If CVNC's calendar, previews, and reviews are important to you,
then consider donating to CVNC. Donations make up 70% of our budget.
For ways to contribute, click here. Thank you!
Fantaisie; François Borne: Fantaisie brillante on Themes from Bizet’s Carmen; Albert Franz Doppler: Fantaisie pastorale hongroise; Gabriel Fauré: Fantaisie, Op. 79; Phillippe Gaubert: Fantaisie; Geroges Hüe: Fantaisie; Paul Taffanel: Fantaisie on Theme’s from Weber’s Der Freischütz. Mathieu Dufour, flute, & Kuang-Hao Huang, piano; Çedille CDR 90000 121, ©2010, TT 57:00, $15.00.
Dufour is the principal flutist of the Chicago Symphony Orchestra, having been appointed to the post by Daniel Barenboim in 1999 at the age of 25, among the youngest ever to hold such a position, and, as you might suspect, is French, a native of Paris. He was previously, at age 23, the principal flutist of the Paris National Opera and, at age 20, of the Orchestre National du Capitole de Toulouse. He is also on the faculty of DePaul University in Chicago. Huang, a native of Wisconsin, is currently on the faculties of the Chicago College of Performing Arts of Roosevelt University (in whose resonant Ganz Hall the recording was made), Concordia University, and the Merit School of Music. He has performed premières of several works by living composers in New York and Chicago.
Dufour has compiled an interesting and well-balanced program (listed above in alphabetical, not playing order) of both popular and rarely heard mostly French works in the same general form and with the common title which is that of the CD. It divides into two halves: the first three are works created expressly for the flute ‘Concours’ of the Paris Conservatoire; the next one is based on folk or popular tunes, and the final two are based on themes from popular operas, a form invented by Liszt for the piano, which instrument plays a role far greater than mere accompaniment in the Taffanel. It is conceived to build to the climax of Borne’s well-known showpiece.
A ‘fantasia’ is a somewhat loosely shaped work, in which form or structure is of secondary importance, imaginative and free-flowing, that often feels like an improvisation, where one melody or theme blends or flows into another. There is a considerable variety among these six examples. Some have softer and more contemplative moments while others are more brilliant and showy. The three ‘concours’ works are deliberately designed to challenge the player and offer an opportunity for the display of virtuosity; both brilliant and discreet. The three based on existing, often familiar tunes seek to organize, combine, and utilize them in a creative and sometimes bravura way. The program notes suggest that the Taffanel might well serve as an alternative overture for the Weber opera.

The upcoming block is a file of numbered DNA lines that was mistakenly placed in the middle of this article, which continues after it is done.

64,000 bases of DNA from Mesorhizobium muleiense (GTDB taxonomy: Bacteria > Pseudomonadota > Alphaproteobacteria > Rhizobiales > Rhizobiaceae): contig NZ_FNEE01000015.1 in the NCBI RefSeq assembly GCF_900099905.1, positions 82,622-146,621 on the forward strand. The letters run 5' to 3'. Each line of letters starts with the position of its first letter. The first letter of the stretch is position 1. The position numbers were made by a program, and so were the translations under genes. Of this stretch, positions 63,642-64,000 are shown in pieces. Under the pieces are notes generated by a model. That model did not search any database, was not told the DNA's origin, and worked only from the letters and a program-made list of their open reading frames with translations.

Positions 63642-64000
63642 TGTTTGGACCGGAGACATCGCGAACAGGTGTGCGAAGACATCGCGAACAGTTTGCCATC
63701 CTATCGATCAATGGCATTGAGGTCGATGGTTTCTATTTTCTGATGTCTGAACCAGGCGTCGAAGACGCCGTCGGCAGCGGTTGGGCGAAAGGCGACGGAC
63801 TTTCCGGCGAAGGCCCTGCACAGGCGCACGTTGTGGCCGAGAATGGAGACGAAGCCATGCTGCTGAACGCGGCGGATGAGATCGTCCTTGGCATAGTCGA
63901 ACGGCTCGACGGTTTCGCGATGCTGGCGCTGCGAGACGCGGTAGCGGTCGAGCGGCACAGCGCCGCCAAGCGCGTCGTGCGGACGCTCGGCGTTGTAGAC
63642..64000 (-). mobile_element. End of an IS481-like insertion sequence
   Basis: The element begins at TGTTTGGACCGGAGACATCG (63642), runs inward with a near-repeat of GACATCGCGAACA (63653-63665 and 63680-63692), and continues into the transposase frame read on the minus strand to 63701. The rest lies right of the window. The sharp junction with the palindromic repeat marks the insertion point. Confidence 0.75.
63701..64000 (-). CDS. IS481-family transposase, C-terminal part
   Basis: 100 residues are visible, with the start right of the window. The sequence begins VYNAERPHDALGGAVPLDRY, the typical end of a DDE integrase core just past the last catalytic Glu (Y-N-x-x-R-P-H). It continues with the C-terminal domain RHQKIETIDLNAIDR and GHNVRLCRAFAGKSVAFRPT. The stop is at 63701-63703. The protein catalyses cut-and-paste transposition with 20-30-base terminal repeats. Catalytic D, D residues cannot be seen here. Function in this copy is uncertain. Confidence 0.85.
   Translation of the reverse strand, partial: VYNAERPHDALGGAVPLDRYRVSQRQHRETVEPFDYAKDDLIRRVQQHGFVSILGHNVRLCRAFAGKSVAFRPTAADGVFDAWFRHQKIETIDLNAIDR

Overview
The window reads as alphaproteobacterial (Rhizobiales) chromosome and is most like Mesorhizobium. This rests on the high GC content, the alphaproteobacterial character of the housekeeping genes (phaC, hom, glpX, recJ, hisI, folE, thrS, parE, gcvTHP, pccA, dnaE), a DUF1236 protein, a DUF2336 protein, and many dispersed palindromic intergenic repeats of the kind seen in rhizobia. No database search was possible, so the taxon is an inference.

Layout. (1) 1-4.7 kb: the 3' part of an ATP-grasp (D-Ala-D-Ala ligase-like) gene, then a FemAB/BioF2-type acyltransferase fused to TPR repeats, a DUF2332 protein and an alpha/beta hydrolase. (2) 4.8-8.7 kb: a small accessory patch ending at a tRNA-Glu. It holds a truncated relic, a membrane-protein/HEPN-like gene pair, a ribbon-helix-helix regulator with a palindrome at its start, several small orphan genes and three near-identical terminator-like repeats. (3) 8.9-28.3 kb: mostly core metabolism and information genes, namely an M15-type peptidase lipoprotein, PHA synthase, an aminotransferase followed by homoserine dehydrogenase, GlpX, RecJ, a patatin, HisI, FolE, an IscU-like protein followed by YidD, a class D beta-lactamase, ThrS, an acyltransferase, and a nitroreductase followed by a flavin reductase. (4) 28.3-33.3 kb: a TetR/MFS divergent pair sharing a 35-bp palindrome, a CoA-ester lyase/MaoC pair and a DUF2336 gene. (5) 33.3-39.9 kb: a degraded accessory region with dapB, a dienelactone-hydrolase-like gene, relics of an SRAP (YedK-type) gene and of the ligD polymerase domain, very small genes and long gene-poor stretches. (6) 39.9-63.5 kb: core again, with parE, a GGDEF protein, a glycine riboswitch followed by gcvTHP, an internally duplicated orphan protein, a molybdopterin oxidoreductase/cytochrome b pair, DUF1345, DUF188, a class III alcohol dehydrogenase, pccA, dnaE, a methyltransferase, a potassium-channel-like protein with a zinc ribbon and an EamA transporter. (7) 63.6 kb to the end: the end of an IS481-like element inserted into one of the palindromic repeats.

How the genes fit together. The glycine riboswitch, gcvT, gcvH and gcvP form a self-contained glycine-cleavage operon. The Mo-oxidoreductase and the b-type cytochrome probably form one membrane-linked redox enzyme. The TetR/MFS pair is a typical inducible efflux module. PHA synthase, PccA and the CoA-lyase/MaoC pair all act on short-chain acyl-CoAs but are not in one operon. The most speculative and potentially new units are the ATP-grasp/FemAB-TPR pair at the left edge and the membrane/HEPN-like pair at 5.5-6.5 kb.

Four of the composers were themselves flutists. Borne taught at the Toulouse Conservatoire, played flute in the theatre orchestra of Bordeaux, and was also a flute builder; he is credited with several improvements in flute making. Doppler had a virtuoso career in Vienna, where he relocated from Budapest. Gaubert was known for brilliant playing in his performing days before he became director of the Paris Opera, and wrote many works for the instrument. Taffanel was not only a brilliant player but also the teacher at the Paris Conservatoire of many flutists in subsequent generations, including Gaubert, who subsequently collaborated with him on a teaching manual.
The Fauré, dedicated to Taffanel, was written for the 1898 ‘concours,’ the Gaubert for 1920, and the Hüe for 1913. Fauré’s opens with a sort of Sicilienne - he was also working on that of Pelléas et Mélisande at the time - that harks back to the Baroque dance form, and becomes more intense in the second half. Gaubert’s, also constructed in two parts, slow and fast, is particularly demanding for its frequent dramatic dynamic and tempo changes. Hüe’s is reminiscent of Debussy’s sound world, and includes enormous internal variety in mood and expression. Both Fauré’s and Hüe’s exist in orchestrated versions.
The booklet contains fine program notes that include composer bios as well as comments on the works by Andrea Lamoreaux, music director of Chicago’s classical radio station WFMT. Credits are on the inside of the front cover that features a casual photo of Dufour. Track listings and timings are on the facing page. Performer bios follow the notes, with, curiously, Huang’s in a slightly smaller font and a blank page after them. A photo of the cover of Dufour’s other CD with a reviewer’s assessment is on the inside of the back cover, which features another photo of him, fittingly from behind.
Dufour gives us fine flute playing that easily places him in the company of the great and legendary masters of his instrument, such as his compatriot the late Jean-Pierre Rampal. He seems to achieve his results effortlessly, be it a soft, mellow or a bright, penetrating tone, a trill, a legato passage, or a brilliant blast, as called for by the score. This CD is a fine addition to a collection both for the repertoire and the performance.